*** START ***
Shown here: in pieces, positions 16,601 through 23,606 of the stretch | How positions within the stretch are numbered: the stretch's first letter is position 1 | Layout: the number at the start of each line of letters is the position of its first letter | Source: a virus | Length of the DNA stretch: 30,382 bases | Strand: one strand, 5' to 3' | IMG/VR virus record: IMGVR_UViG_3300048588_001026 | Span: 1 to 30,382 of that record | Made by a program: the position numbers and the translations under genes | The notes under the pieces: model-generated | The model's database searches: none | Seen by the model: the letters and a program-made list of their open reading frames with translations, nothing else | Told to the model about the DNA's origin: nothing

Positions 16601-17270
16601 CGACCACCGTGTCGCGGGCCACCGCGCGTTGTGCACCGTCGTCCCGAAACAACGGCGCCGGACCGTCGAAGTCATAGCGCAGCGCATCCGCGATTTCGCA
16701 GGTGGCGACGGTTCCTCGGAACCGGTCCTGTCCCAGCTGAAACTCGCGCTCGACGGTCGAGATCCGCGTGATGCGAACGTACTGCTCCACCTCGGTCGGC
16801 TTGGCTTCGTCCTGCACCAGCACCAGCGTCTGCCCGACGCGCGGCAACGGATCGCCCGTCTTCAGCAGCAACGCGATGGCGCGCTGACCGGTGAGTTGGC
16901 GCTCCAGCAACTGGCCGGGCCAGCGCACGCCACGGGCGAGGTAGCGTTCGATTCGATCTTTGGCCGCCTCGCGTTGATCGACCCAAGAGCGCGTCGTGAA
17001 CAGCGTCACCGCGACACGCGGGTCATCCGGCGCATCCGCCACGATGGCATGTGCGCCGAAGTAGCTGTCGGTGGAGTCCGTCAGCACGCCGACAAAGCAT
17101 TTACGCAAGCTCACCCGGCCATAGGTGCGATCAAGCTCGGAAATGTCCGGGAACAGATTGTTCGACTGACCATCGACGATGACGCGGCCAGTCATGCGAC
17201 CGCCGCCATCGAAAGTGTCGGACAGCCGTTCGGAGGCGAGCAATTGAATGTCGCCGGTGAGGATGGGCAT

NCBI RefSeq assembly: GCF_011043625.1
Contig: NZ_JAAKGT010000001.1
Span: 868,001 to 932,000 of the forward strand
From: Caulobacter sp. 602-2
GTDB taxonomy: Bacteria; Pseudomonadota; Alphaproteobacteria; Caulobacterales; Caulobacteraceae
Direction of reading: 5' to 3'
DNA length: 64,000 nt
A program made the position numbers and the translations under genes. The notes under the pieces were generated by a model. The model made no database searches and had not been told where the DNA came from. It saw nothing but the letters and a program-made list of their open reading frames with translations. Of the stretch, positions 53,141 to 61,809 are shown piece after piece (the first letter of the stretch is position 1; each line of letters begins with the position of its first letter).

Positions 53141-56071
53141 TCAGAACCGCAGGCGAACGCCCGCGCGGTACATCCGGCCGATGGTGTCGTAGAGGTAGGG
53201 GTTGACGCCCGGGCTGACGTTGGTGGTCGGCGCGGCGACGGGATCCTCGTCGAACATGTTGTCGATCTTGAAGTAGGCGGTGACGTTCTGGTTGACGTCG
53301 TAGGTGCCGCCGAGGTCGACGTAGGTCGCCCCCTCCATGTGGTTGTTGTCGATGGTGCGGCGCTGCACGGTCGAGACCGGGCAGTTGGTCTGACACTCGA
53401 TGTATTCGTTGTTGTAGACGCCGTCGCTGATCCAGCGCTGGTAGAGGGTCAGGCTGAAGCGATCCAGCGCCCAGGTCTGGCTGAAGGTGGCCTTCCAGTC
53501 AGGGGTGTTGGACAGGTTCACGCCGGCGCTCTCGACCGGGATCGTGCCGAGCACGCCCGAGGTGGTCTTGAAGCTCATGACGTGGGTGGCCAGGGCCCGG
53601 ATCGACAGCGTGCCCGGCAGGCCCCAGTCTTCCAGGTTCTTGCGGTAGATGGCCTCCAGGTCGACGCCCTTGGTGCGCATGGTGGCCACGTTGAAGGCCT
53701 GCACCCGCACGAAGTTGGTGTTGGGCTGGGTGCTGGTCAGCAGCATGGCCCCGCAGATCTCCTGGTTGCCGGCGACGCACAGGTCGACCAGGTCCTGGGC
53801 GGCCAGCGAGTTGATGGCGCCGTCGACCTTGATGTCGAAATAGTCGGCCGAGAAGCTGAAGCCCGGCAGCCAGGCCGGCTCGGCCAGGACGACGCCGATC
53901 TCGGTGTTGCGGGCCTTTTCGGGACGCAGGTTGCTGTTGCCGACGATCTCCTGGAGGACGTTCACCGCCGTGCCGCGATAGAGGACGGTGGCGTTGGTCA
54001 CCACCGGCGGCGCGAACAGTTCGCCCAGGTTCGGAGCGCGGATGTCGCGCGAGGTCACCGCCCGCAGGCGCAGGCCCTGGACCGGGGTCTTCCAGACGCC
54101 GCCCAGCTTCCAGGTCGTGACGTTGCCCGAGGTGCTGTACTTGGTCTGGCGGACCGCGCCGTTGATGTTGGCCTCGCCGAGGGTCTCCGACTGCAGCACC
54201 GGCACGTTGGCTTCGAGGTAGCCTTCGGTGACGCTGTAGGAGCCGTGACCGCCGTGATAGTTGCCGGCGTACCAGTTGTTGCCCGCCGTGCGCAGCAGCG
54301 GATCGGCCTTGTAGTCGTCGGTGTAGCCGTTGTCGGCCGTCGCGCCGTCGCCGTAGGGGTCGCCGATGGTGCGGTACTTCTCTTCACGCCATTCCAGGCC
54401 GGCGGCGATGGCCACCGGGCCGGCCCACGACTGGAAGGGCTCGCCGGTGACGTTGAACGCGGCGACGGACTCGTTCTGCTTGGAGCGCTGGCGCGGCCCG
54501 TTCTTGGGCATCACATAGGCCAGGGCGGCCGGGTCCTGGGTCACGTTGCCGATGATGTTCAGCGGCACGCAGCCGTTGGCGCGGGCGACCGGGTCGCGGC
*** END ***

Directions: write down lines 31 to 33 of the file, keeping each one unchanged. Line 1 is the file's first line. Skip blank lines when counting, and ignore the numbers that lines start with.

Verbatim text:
54301 GATCGGCCTTGTAGTCGTCGGTGTAGCCGTTGTCGGCCGTCGCGCCGTCGCCGTAGGGGTCGCCGATGGTGCGGTACTTCTCTTCACGCCATTCCAGGCC
54401 GGCGGCGATGGCCACCGGGCCGGCCCACGACTGGAAGGGCTCGCCGGTGACGTTGAACGCGGCGACGGACTCGTTCTGCTTGGAGCGCTGGCGCGGCCCG
54501 TTCTTGGGCATCACATAGGCCAGGGCGGCCGGGTCCTGGGTCACGTTGCCGATGATGTTCAGCGGCACGCAGCCGTTGGCGCGGGCGACCGGGTCGCGGC